A large amount of the buildings in Norway is from the 1970s. Many of these buildings have timber frame walls and are now ready to be retrofitted. Application of vacuum insulation panels (VIPs) can make it easier to improve the thermal insulation in building walls with a minimal additional thickness. Retrofitting of buildings using VIPs may therefore be done without large changes to the building, e.g. extension of the roof protruding and fitting of windows. Additionally, U-values low enough to fulfil passive house standars or zero energy building requirements may be achieved. Thus, contribute to a reduction of the energy use and CO2 emissions within the building sector. This work investigates two different ways of retrofitting timber frame walls, one with VIPs on the cold side and one with VIPs on the warm side. A wall module containing four different fields is built and tested between two climate rooms with indoor and outdoor climate, respectively. The module consists of one reference field representing a timber frame wall built according to regulations in the 1970s in Norway, and three fields representing different ways of improving the thermal insulation of the reference field with VIPs. As VIP is a vapour tight barrier, the fields are tested with respect to condensation risk. A new sensor for measuring surface condensation called the wetness sensor is introduced. The results of the experiment show that this method of retrofitting may be acceptable in certain structures within limited climate zones, humidity classes, and building envelopes.
Vacuum insulation panels (VIP) is a high performance thermal insulation material solution with thermal conductivity values reaching as low as 4.0 mW/(mK). With time the thermal performance of the VIPs will degrade as moisture and gas permeate through the barrier envelope of the panels. To better evaluate these ageing effects, accelerated ageing experiments are needed. VIPs consist of a porous core of pyrogenic silica (SiO2) and a gas and vapour tight envelope. The external factors that are found to contribute most to ageing of VIPs are temperature, moisture and pressure. Several experiments have been initiated to evaluate the acceleration effects by the application of severe temperature, moisture and pressure conditions, including: 1. Thermal ageing at 80°C for 180 days according to CUAP 12.01/30 2. Exposure to cyclic climate in a vertical climate simulator according to NT Build 495. One VIP sample is fully exposed in the simulator and one is placed in a wooden frame structure. 3. Exposure to high vapour pressure by storage at 70°C and 90-100 % RH for 90 days. The increases in thermal conductivity during ageing were relatively small compared to the initial thermal conductivity of the VIPs, which is in agreement with the theoretical predictions. The temperature and moisture experiment seemed to achieve a rather large acceleration effect. In addition, the thermally aged VIP and the exposed VIP in the climate simulator show physical alterations. E.g. swelling, curving and delamination of the outer fire protection layer are observed.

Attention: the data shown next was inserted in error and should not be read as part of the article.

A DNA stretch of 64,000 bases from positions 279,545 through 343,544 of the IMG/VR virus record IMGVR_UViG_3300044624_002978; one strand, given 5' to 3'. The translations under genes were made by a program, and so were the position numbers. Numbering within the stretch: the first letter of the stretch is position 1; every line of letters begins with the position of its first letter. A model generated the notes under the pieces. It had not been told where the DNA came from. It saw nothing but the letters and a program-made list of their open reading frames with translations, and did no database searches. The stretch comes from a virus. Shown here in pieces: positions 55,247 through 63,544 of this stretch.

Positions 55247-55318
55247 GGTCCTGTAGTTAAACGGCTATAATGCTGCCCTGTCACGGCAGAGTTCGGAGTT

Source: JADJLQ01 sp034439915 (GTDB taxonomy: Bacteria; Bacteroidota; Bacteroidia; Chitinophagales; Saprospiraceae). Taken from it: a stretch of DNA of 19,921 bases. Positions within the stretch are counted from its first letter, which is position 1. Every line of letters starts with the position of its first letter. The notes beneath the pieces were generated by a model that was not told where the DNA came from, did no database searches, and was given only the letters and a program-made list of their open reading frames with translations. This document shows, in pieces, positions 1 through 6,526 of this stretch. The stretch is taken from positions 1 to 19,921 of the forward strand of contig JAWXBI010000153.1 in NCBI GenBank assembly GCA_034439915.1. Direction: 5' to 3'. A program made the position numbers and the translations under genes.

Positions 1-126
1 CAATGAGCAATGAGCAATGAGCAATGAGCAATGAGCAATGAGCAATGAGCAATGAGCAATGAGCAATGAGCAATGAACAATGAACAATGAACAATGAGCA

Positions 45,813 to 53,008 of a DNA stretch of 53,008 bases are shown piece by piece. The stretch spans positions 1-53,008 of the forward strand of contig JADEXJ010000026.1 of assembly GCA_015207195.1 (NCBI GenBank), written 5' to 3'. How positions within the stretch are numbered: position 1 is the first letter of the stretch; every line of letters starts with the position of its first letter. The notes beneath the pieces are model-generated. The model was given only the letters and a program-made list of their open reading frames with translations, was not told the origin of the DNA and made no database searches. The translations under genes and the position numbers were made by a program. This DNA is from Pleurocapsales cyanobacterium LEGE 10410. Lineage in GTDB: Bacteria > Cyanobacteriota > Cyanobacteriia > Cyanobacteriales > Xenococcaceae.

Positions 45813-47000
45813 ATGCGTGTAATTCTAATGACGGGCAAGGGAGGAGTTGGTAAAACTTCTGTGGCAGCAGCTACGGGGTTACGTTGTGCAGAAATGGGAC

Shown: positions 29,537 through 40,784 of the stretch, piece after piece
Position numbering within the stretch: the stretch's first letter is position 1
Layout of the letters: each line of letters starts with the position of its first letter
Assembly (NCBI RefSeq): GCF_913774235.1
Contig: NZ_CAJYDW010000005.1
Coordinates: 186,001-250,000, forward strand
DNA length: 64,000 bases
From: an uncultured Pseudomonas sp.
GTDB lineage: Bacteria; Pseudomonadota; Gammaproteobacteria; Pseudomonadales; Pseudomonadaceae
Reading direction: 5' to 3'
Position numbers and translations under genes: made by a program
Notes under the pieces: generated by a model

Nanotechnology and possibilities for the thermal building insulation materials of tomorrow are explored within this work. That is, we are looking beyond both the traditional and the state-of-the-art thermal building insulation materials and solutions, e.g. beyond vacuum insulation panels (VIP). Thus advanced insulation material (AIM) concepts like vacuum insulation materials (VIM), gas insulation materials (GIM), nano insulation materials (NIM) and dynamic insulation materials (DIM) are introduced and defined. The VIMs and GIMs have closed pore structures, whereas the NIMs may have either open or closed pore structures. The objective of the DIMs are to dynamically control the thermal insulation material properties, e.g. solid state core conductivity, emissivity and pore gas content. In addition, fundamental theoretical studies aimed at developing an understanding of the basics of thermal conductance in solid state matter at an elementary and atomic level will also be carried out. The ultimate goal of these studies will be to develop tailor-make novel high performance thermal insulating materials and dynamic insulating materials, the latter one making it possible to control and regulate the thermal conductivity in the materials themselves, i.e. from highly insulating to highly conducting.